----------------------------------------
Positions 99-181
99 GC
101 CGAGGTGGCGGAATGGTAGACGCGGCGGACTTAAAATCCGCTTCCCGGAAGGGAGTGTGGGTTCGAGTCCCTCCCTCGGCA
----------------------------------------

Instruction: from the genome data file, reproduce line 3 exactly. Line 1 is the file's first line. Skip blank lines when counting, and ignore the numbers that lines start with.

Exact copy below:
101 CGAGGTGGCGGAATGGTAGACGCGGCGGACTTAAAATCCGCTTCCCGGAAGGGAGTGTGGGTTCGAGTCCCTCCCTCGGCA